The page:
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|Catechol-Functionalized TiO2 Nanoparticles: From Fundamental Surface Chemistry to Promising Applications
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|Titanium dioxide (TiO2) is an abundant, non-toxic material that has found numer-ous applications in diverse research fields over the last few decades. To enhance its sur-face functionality, TiO2 nanoparticles (NPs) are frequently modified with catechol an-chor molecules, which incorporate the benefits of a high binding strength and an ex-tended spectral response. However, this strategy is often pursued with minimal knowledge of the underlying surface chemistry, thus making accurate assessments very difficult. Therefore, the goal of this thesis is to investigate the fundamental surface process-es taking place when hydrophobic TiO2 NPs are reacted with catecholic molecules and to utilize thus-functionalized TiO2 NPs in applications of photocatalysis and nanocom-posites. The first part of the thesis lays a solid foundation for the surface chemistry during catechol ligand adsorption on hydrophobic, oleate-stabilized TiO2 NPs. Using a broad set of NMR techniques (1D and 2D, 1H and 13C, solution and solid state), the surface coverage of the incoming catechol and the displacement of the native oleate were pre-cisely monitored. Contrary to the prevailing view, catechol was not able to substitute the entirety of the native ligand shell. Instead, a mixed ligand shell was formed after dis-placement of only a minor fraction (~20%) of the native ligand shell. Starting at a value of 2.3 nm−2 for the native oleate ligand shell, the total ligand density more than doubled to 4.8 nm−2 for the mixed ligand shell at maximum catechol loading. This surprising behavior can be rationalized by the assumption that the incoming catechol ligand pref-erably adsorbs to unoccupied Ti surface sites rather than displacing native oleate ligands. The second part of the thesis shows a promising application of a specially de-signed catecholic anchor as a visible-light sensitizer for TiO2 NPs in a photocatalytic oxidative cyanation reaction. The sensitizer molecule, 6,7-dihydroxy-2-methylisoquinolinium chloride (DHMIQ), was designed in such a way that it incorpo-rates the structural features of a number of powerful homogeneous organic photocata-lysts such as the 2,7-diazapyrenium dication. When attached to TiO2 NPs, DHMIQ al-lows for a panchromatic sensitization over the whole visible range and even extending into the near-infrared (NIR) region. The extended spectral response of the TiO2−DHMIQ photocatalyst was exploited in aerobic photocyanation reactions of ter-tiary amines with visible and NIR light. When irradiated with light of different wave-lengths, the photocatalyst achieved remarkable catalytic performance not only for ener-getic blue light of 462 nm, but also for low-energy NIR light of 730 nm. The third part of the thesis deals with 4-allylcatechol-functionalized TiO2 NPs, which were covalently embedded into thiol−ene (TE) polymer matrices through their terminal double bonds. Thus, hybrid nanocomposites with varying inorganic filler frac-tions were fabricated in order to study the effect of the inorganic filler on the material’s mechanical and thermal properties. To access these properties, the sound velocity (and thus elastic modulus) and the thermal conductivity of the TE/TiO2 nanocomposites were measured by Brillouin light scattering spectroscopy (BLS) and by the 3ω method, re-spectively. Both properties increased with increasing TiO2 NP filler fraction: The effec-tive elastic modulus increased from 6.2 GPa at 0 wt% of TiO2 NPs to 37.5 GPa at 90 wt% of TiO2 NPs (by a factor of 6), while the effective thermal conductivity in-creased even more significantly, from 0.04 to 0.76 W/m∙K (by a factor of 18). The in-crease of the effective elastic modulus was attributed to the covalent cross-linking of the nanocomposite constituents. The pronounced enhancement of the effective thermal conductivity was ascribed to the addition of a high-conductivity filler in the form of nanoparticulate TiO2 and the associated formation of conductive channels at high TiO2 NP fractions.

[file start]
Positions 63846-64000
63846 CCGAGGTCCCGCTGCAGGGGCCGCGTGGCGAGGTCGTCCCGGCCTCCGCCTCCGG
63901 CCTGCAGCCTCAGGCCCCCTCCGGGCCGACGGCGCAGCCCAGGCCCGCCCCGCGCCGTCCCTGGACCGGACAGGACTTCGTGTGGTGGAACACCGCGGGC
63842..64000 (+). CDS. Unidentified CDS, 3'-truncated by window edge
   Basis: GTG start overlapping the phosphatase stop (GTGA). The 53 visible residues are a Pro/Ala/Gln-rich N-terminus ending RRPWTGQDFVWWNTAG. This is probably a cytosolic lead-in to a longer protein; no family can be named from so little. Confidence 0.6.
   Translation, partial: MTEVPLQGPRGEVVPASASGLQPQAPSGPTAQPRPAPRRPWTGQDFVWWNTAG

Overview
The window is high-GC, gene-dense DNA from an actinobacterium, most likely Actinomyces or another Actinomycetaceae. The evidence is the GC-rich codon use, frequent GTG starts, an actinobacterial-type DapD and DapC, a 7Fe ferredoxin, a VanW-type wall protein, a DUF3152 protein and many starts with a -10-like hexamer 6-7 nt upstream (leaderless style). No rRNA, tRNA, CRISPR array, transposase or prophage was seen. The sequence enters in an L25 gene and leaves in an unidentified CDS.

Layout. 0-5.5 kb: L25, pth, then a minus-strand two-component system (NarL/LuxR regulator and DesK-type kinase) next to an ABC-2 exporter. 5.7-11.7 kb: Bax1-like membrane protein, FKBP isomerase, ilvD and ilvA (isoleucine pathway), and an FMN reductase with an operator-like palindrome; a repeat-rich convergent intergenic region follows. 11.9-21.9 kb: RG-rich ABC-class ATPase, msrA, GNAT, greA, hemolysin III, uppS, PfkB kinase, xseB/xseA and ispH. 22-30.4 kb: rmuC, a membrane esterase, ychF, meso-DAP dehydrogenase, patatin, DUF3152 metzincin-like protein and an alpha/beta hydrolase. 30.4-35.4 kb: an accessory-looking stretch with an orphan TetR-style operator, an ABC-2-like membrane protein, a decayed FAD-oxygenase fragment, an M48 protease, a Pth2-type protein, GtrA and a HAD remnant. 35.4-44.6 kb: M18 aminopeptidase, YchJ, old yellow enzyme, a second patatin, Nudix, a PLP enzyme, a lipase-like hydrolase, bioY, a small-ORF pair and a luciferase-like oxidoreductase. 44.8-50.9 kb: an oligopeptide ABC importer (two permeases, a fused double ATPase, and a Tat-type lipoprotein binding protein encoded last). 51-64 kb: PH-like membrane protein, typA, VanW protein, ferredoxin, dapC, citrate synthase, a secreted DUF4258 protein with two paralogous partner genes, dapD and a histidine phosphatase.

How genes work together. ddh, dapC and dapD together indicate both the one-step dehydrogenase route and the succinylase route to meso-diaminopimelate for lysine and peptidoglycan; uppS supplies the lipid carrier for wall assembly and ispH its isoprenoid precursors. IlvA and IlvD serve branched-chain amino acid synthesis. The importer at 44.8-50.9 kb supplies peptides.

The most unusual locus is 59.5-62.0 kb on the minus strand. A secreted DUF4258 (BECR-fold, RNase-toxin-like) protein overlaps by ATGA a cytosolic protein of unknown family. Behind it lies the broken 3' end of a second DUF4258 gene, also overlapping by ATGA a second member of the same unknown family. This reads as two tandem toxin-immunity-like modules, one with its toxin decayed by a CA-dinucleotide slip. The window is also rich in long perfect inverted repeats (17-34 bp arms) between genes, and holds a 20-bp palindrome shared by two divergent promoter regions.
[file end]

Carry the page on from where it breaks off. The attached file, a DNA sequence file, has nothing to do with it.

540 Chemistry and allied sciences
|Johannes Gutenberg-Universität Mainz
|FB 09 Chemie, Pharmazie u. Geowissensch.
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|xiv, 203 Seiten, Illustrationen, Diagramme
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